The effort will include the distribution of trash bags to patrons at Miami-Dade County beaches and major park picnic areas throughout the Memorial Day holiday weekend, Friday, May 27, through Monday, May 30, and asking them not to leave trash behind.
(Miami-Dade County, FL) -- Memorial Day weekend rings in the official start of summer, family vacations and the pile up of tons of trash in picnic areas throughout Miami-Dade County due to littering. The Miami-Dade Park & Recreation Department (MDPR) and the Community Image Advisory Board (CIAB) of Miami-Dade County have launched the "Show Some Love to Your Parks & Beaches" campaign, reminding residents and visitors about the importance of keeping local beaches and parks litter-free.
Dialoguing with park patrons about the seriousness of problems caused by littering and asking for their help will be supplemented by commercials promoting the cause on cable television, YouTube, Facebook, the Miami-Dade Parks website, and e-blasts, along with signs posted at toll booths and main entrances of parks and beaches.
"Our goal is to help park and beach visitors to realize that the solution to keeping our beaches and parks free from debris is in their hands," said MDPR Director Jack Kardys. "If they properly dispose of trash in designated waste receptacles, then they are not only abiding by Miami-Dade County laws and ordinances, but they are doing their part to protect the lifestyle that all residents and visitors know and love."
Each year, the Miami-Dade Park & Recreation Department spends more than $1.5 million in dumping fees removing garbage from parks and beaches, and $3 million in staff time to simply pick up litter from parks and beaches throughout Miami-Dade County, including 16 miles of beach on Miami Beach, Crandon Park Beach and Haulover Beach. During the holidays, the amount of littered trash is particularly high, as picnickers flock to beaches and parks for reunions and recreation. The "Show Some Love to Your Parks & Beaches" campaign aims to curtail the inappropriate disposal of trash that not only imposes a great economic strain on County residents, but destroys the beauty of the County's natural ecosystems, and creates potential health and environmental hazards.
"No one wants their holiday celebration ruined because their loved one stepped on a broken bottle or can that was left behind," added Kardys. "Wildlife safety in our parks is also a concern when it comes to litter, because ingesting trash mistaken for food can create life threatening situations for animals."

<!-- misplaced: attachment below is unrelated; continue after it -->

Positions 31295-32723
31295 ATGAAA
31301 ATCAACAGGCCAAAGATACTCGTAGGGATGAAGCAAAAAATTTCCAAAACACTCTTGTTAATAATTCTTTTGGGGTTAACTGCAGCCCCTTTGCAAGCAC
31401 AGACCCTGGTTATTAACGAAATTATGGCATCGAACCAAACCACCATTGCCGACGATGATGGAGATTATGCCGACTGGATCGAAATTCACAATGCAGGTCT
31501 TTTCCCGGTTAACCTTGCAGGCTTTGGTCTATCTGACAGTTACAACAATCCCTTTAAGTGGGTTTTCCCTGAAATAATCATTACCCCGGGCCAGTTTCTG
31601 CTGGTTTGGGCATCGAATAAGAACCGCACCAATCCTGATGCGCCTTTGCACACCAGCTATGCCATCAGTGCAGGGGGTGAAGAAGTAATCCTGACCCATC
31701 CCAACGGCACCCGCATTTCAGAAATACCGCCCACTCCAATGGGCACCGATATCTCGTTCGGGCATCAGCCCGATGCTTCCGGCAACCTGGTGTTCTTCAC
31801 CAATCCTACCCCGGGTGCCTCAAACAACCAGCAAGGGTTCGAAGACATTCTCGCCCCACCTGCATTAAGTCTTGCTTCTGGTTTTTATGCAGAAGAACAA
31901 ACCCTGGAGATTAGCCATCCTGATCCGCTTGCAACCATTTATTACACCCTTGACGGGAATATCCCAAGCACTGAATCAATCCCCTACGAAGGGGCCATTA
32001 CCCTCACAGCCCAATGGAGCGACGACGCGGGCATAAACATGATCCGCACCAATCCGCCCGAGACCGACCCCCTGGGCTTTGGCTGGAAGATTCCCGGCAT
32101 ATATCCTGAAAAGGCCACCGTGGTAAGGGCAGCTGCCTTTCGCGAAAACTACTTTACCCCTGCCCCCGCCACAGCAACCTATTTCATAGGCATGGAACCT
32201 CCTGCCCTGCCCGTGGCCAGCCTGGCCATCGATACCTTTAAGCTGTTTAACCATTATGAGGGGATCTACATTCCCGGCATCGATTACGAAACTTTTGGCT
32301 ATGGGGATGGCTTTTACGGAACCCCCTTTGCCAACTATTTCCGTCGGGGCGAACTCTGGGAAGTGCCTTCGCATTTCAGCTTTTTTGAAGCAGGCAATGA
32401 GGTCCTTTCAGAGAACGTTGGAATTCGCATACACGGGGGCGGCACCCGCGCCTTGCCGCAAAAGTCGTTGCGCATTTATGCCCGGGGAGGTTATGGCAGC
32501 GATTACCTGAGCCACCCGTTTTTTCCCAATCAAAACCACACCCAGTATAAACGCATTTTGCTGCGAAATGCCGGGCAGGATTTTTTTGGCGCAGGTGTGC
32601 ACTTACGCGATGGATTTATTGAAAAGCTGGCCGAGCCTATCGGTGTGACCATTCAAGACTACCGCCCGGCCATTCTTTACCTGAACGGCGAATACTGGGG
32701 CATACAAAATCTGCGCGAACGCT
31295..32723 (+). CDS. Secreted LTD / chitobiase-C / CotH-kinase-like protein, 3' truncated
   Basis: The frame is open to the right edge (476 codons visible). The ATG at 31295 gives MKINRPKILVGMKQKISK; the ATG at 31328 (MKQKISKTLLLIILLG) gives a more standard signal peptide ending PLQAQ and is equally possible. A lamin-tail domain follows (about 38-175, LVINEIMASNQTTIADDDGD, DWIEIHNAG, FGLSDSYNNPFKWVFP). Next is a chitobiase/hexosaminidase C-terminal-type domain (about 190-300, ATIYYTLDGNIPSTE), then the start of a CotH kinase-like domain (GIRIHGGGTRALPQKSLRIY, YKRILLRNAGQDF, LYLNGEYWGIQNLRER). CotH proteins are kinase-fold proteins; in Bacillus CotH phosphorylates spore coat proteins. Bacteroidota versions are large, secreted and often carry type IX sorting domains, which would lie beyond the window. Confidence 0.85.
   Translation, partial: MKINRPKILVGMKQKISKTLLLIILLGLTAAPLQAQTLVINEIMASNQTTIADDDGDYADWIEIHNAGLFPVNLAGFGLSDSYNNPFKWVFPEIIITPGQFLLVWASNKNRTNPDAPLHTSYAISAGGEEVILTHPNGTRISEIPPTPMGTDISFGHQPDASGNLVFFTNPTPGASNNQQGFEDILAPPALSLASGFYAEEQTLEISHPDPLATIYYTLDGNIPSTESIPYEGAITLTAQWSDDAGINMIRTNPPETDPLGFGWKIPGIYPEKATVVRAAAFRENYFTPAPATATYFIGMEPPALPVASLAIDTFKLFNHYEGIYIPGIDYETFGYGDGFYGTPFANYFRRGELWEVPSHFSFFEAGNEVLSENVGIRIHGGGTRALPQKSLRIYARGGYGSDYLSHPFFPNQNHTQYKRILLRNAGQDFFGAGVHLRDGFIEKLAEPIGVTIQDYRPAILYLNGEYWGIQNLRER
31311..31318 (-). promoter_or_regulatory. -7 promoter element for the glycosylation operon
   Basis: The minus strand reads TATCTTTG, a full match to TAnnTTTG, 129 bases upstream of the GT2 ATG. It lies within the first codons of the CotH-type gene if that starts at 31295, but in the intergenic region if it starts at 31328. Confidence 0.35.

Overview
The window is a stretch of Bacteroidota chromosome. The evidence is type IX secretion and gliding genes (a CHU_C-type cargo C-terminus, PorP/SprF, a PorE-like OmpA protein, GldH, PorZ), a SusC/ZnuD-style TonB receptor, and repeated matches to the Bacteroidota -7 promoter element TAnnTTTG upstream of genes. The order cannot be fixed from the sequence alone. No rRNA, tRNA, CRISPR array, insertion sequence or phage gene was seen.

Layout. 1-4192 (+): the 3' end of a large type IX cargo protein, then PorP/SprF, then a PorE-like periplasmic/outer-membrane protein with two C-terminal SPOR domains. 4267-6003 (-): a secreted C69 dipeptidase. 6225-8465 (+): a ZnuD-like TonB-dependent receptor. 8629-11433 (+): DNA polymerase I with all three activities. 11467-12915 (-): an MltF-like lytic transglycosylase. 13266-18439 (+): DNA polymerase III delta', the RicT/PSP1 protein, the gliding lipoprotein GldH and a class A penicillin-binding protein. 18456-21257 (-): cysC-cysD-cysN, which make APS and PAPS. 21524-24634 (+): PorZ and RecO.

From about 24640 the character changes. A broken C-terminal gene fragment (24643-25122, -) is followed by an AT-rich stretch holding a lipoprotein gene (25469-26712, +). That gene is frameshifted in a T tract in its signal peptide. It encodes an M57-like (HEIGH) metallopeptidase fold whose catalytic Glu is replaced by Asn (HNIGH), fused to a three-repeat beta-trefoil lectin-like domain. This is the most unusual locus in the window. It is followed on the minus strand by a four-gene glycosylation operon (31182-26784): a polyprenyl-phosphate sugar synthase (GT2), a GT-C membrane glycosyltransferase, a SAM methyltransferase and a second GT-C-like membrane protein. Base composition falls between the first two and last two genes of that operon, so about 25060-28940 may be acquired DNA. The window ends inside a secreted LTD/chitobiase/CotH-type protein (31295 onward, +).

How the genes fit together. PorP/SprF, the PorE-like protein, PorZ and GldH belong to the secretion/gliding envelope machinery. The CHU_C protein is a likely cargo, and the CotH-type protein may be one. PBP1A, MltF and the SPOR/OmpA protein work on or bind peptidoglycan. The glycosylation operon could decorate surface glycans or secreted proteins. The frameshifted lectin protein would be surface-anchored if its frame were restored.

The campaign's "Show Some Love" creative concept is the brainchild of the Colombian born graphic artist and creative director, Camilo Rojas, a 2008 graduate of the New World School of the Arts College, who entered the concept into a City of Miami Beach contest as a graphic designer in 2010. MDPR and the CIAB have partnered with Miami Beach to help spread the word about the growing problem of increased litter in the region and the need for community involvement and action.
"Outside of my normal job or daily activities, lies my commitment to social change and that's where this concept was born," said Camilo Rojas. "Using my design and creative talents, I want to create awareness and help solve problems that affect our society and the world. I want to do it in a way that entertains and embraces people through positive change. I actually think I could change the world by helping humanity move towards a sustainable existence, starting in my own home and community," he added.
Rojas, who has lived and produced work in South America and Paris, recently moved to Miami Beach where he plans to open his own graphic arts studio. He also lends his expertise to corporate identity and branding projects. His piece "Flavor" is on display as part of the Typography in Contemporary Art Exhibition at the Museum for Printing Arts in Leipzig, Germany. His works were recently featured in the books 3d Typography and Love Earth - Viction:Ary.
"Camilo is a budding young artist with serious talent, whose passion for art and for his community is impressive," said Miami-Dade County Community Image Manager Christina Casado. "Keeping our beaches, parks, streets, and neighborhoods clean is one simple thing each of us can do to make sure Miami is the kind of place where people want to live, visit and come back to."
The CIAB is encouraging municipalities to join the effort, so that a seamless message is sent throughout all communities. The "Show Some Love to Your Parks & Beaches" campaign is scheduled to run throughout the summer with cable television ads airing during the weeks leading into and out of Memorial Day, as well as the Fourth of July holiday. The online promotional effort will run continuously throughout the summer months, along with on-going dialogue with patrons and visible park signage carrying the campaign's branding and messaging.
About the Miami-Dade Park and Recreation Department:
Nationally accredited, a three-time winner of the National Gold Medal Award, 2009 Florida Governor's Sterling Award winner for excellence in management and operations, Miami-Dade Parks is the third largest county park system in the United States, consisting of 263 parks and more than 12,848 acres of land. It is one of the most unique park and recreation systems in the world. Made up of more than just playgrounds and athletic fields, it also comprises out-of-school, sports-development, and summer-camp programs; programs for seniors and people with disabilities; educational nature centers and nature preserves; environmental restoration efforts; arts and culture programs and events; the renowned Zoo Miami and the Deering Estate at Cutler; the Crandon Tennis Center, home of the Sony Ericsson Open; golf courses; beaches; marinas; campgrounds; pools; and more.